It is perhaps less important to study the link between yield curve inversion and recession than to focus on the implications of market reactions towards a perceived recession, and how that reaction will change the current climate of trade policy, monetary policy and consumer behaviour. 

Market sentiment turned extremely bearish last night as relief-rebound faded and the inversion of the US 10-year and 2-year treasury yield curve catalysed a new round of selloff as it was perceived to be a fairly reliable indicator for an upcoming economic recession. Over the past five recessions since 1978, the 10-year and 2-year yield inverted on average 20 months before recession knocked on the door.

Investors have learned many lessons and have tried to extrapolate past experience into future performance. This is dangerous as when people are foreseeing a major economic downturn to happen in the near future, they will start to curb spending and consumption; corporate earnings will fall, unemployment rate rises and credit markets will tighten up. The bearish outlook will reinforce itself into a negative feedback loop which might expedite the arrival of a recession. This is particularly true for the US market as US consumers are more sensitive to stock market performances.

Markets are now trying to price-in deteriorating fundamentals (Germany and China data), frustration from inconsistent trade policy that adds on economic uncertainty, and the fact that the tariffs delay is not helping to resolve any problems at all. Strong US CPI reading and the tariffs delay also leave the Fed less room to cut interest rates in the upcoming FOMC meeting at the end of September.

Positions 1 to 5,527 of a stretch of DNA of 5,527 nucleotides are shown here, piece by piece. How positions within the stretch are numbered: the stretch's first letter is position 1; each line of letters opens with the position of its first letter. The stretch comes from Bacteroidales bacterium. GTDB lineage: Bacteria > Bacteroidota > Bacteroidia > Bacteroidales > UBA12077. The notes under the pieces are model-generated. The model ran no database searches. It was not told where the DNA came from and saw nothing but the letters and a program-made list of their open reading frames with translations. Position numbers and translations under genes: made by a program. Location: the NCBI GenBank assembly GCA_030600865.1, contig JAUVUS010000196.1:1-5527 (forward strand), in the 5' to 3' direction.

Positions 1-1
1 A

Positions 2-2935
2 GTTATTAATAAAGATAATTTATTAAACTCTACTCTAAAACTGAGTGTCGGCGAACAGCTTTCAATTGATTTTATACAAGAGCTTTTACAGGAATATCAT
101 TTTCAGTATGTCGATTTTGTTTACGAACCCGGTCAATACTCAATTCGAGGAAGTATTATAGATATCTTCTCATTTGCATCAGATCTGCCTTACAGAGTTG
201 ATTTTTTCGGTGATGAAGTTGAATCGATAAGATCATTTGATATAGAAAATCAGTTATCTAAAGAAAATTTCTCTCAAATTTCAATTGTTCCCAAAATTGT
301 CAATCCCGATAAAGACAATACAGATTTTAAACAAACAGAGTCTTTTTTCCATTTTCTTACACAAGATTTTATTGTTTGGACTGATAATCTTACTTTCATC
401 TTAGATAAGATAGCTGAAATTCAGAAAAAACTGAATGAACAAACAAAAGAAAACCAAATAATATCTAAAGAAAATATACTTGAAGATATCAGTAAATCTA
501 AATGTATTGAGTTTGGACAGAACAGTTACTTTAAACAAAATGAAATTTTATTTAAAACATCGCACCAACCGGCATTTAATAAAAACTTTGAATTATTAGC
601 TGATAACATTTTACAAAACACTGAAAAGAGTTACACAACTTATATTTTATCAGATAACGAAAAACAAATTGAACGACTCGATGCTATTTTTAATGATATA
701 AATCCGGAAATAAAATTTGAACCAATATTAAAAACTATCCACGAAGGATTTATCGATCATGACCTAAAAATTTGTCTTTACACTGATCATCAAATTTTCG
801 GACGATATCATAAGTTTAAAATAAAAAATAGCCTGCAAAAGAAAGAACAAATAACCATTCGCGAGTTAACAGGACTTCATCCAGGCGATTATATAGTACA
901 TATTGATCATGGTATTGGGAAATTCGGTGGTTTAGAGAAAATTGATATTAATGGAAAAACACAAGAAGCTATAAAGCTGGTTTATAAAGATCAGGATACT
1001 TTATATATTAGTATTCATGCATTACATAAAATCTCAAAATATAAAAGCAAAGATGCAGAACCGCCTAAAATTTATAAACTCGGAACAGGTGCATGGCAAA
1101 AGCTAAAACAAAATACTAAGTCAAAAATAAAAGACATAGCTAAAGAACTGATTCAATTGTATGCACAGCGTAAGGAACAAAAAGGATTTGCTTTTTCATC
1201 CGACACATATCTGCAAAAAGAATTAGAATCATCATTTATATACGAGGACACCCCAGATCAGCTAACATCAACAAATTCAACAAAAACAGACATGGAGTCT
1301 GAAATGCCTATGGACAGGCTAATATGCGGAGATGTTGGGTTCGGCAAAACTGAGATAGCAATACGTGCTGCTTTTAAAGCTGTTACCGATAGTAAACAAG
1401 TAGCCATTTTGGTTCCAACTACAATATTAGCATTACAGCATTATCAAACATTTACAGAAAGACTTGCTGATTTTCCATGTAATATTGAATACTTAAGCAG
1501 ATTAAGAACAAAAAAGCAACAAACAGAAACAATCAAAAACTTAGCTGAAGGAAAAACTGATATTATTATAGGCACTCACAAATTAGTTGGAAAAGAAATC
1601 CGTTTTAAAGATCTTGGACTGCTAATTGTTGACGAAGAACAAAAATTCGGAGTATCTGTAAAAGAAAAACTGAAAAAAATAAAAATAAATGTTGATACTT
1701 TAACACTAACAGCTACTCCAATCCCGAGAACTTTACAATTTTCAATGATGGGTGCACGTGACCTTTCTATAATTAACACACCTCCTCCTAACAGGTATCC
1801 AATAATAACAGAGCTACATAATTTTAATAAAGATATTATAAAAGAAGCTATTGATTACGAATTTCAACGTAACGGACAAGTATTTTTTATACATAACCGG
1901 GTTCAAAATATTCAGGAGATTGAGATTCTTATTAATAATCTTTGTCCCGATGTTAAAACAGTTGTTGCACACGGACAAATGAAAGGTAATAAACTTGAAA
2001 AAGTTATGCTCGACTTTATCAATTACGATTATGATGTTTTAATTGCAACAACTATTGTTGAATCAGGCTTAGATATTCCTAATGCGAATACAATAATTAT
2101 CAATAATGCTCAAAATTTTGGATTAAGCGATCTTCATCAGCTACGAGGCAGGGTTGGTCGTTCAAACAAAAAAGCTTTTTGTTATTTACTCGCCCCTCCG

The US dollar rebounded for a second day, alongside other safe-havens such as Japanese yen, gold and treasuries. Asian equities today will face substantial selling pressure as fears of recession spill over across the globe.

Many people may ask, “Why is a treasury yield curve inversion an early indicator for a major economic downturn?” In my view, it can be explained in two perspectives. First, markets gets increasingly bearish on future inflation and growth outlook. This will drive down the long-term treasury yield curve, forcing the longer-term treasury yields (7-year, 10-year) to fall below the short-term yields (3-months, 6-months, 1-year and 2 year). Second, capital tends to flow into longer-term bond markets seeking for safety when the credit markets foresee higher risk ahead, while fleeing away from short-term bond markets. This twist in capital allocation will drive up long-term bond prices while depressing short-term bond prices, causing the yield curve to invert.

US SPX 500 - Cash

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